Employers paid over $51 billion dollars in 2010 for workers compensation costs, and employees missed a median of nine days due to job related injuries and illnesses. Widely studied after communication and safety failures caused the Chernobyl incident of 1986, a proactive workplace safety cultures is crucial to prevent property damage, risk of injury, and even loss of life. Safety culture focuses on the human factors related to safe workplaces, and it’s closely related to job satisfaction, employee productivity, and an increased return on investment.
Safety culture includes the values, attitudes, and actions that affect individual employee behaviors, communication, and group-level decision making about safety systems and adherence. Whereas the safety features of a workplace and equipment are physical factors, safety culture focuses on the human factors that encourage or discourage safe practices. Although cultures can be abstract and difficult to measure, they can be evaluated by observing the actions and attitudes of workers. Imagine a construction site where workers tease each other for wearing hard hats, a factory where safety procedures are ignored for more output or a skyscraper office building where employees haven’t prepared for a safe evacuation in case of fire.
Safety cultures aren’t merely determined by the values of leadership. A strong safety culture must be owned and personally valued by every employee and every employee must feel personally responsible for safety. Leadership can encourage safety practices, change mission statements, and promise rewards (or punishments), but it’s ultimately the ownership and culture by every employee that makes the workplace safer. Empower employees with autonomy and encourage them to take responsibility for their own safety and the safety of their team. Rather than have a culture where safety is “following the rules”, create a culture where safety is understood to be a priority for the sake of a larger and deeper purpose. From a human factors perspective, promoting safety for yourself and others is a strong innate motivator. If empowered with ownership, employees’ contributions to the safety culture will make them feel a sense of achievement and accomplishment. Ultimately, the newly empowered safety culture will pay you back as the culture begins to inspire every employee to treat their commitment to safer practices as a personal development initiative.
It’s important to understand some of the common failures of weak or broken safety cultures. Although strong safety cultures are correlated with higher employee satisfaction and reduced turnover, some attitudes and behaviors can be counterproductive to safety. A manager focused on profit margin may force a truck driver to stay awake longer and drive while fatigued. Punitive measures or workplace sanctions may prevent employees from reporting accidents or hazardous conditions. Ineffective leadership may fail to communicate, encourage, or train employees with best safety practices. In all cases, management has the power and responsibility to create a safety culture within an organization.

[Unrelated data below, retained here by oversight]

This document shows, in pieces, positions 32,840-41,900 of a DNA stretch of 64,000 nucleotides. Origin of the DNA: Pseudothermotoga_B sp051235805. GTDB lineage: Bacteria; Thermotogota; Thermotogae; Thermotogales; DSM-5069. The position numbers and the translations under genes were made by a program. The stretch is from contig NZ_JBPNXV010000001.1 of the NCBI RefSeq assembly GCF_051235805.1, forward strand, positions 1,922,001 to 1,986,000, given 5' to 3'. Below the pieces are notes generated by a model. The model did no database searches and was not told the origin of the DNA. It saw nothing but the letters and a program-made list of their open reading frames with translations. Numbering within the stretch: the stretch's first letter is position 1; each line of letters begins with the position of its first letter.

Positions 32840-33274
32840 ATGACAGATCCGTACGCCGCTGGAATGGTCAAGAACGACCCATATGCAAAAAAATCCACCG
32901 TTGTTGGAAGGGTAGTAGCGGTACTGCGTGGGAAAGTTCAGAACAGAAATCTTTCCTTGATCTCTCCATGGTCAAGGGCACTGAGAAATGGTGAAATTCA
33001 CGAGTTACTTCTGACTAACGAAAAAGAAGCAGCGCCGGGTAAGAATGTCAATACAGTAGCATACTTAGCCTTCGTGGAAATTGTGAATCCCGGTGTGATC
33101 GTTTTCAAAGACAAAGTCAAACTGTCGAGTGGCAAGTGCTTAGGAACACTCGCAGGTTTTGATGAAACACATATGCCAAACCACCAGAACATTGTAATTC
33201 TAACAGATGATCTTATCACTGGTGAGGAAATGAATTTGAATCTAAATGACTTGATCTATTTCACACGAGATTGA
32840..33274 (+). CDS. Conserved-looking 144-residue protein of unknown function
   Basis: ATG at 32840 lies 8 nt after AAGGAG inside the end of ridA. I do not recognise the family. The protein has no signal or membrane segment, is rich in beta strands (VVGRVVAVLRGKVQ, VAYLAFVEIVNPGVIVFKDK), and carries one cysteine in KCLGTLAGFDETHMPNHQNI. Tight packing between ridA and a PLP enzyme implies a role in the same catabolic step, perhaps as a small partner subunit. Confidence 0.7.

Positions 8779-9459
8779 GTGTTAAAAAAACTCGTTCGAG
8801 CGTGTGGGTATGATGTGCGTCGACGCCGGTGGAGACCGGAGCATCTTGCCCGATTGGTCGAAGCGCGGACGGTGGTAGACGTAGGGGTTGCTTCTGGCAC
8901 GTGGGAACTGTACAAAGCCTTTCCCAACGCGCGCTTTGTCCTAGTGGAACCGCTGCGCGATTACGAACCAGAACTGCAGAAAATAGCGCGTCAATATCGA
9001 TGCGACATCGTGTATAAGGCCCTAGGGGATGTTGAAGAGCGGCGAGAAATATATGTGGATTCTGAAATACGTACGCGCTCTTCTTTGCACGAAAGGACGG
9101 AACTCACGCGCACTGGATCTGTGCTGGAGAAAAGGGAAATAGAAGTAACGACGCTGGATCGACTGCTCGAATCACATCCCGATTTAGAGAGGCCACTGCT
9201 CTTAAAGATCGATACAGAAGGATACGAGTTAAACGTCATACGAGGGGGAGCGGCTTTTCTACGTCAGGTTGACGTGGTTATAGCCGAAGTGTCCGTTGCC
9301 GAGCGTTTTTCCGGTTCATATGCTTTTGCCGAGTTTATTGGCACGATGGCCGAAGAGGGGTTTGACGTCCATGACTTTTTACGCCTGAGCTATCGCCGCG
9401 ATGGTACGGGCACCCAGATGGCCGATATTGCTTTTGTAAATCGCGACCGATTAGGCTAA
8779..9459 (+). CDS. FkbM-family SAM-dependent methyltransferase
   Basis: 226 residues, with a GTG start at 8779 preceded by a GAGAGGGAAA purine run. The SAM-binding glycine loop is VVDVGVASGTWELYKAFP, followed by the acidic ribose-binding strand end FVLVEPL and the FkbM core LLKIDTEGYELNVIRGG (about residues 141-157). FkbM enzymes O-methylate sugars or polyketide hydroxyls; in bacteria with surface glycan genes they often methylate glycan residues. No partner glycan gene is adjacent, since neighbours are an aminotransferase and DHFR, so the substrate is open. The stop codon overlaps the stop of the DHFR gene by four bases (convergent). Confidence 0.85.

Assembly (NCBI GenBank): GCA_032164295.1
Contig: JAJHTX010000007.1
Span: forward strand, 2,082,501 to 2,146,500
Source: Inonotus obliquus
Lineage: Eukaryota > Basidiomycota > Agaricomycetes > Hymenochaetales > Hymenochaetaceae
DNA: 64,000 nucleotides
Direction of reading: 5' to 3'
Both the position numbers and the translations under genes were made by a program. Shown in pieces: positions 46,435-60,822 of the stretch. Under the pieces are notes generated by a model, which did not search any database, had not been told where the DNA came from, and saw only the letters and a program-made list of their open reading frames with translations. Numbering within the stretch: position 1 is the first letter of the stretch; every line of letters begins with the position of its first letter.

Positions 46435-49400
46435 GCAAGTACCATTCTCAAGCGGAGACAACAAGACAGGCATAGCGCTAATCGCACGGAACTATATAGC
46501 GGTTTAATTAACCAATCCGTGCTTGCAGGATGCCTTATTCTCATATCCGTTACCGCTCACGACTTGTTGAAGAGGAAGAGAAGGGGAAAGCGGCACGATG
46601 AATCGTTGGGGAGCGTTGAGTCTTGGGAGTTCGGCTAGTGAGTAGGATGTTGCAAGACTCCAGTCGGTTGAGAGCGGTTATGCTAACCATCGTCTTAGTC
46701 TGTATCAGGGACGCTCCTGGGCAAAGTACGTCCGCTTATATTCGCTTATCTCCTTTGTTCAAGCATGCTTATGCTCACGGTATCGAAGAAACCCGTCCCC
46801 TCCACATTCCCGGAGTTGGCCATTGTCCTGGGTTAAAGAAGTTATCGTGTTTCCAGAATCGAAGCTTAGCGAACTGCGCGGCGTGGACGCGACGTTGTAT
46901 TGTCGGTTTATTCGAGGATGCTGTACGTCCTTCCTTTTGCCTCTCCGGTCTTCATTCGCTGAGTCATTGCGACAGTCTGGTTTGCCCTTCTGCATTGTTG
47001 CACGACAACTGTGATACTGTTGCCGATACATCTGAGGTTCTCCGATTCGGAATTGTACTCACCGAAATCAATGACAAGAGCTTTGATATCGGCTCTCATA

A strong culture of communication and teamwork is essential for safety. Employees should be encouraged, not punished, for reporting incidents and hazardous conditions. Create an employee suggestion program, bulletin board, or email newsletter to focus on safety awareness. Establish an open dialogue to discuss areas of improvement, ask questions about best practices, and receive valuable feedback from employees at every level. Use regular safety trainings and meetings to review team performance and celebrate a safe workplace.
In essence, mindfulness is anti-mindlessness. “Not thinking on the job” and “carelessness” are two of the top three behaviors that cause accidents (Dea & Flin, 2001). If you’ve been a factory or warehouse, you may have seen a sign counting the consecutive days without lost-time incidents. These are examples of physical factors in the workplace aimed at promoting awareness and encouraging conversations about safety. But what about ways to leverage human factors to promote awareness? Recently, workplace interventions aimed at training mindfulness have shown promise in improving employee awareness, reducing emotional exhaustion, increasing job satisfaction, and ultimately promoting safer practices.
Finally, safety culture can be encouraged with corrections and training for best practices. While it may seem challenging to change safety culture overnight, adopting new processes and explaining the reasoning behind them can demonstrate the value and importance of safe procedures. A case study for hearing protection linked the two most important factors in cultural change: leadership initiative and actionable learning. With open communication and empowered responsibility, leadership can establish safe habits to reduce human risk factors and promote a proactive safety culture.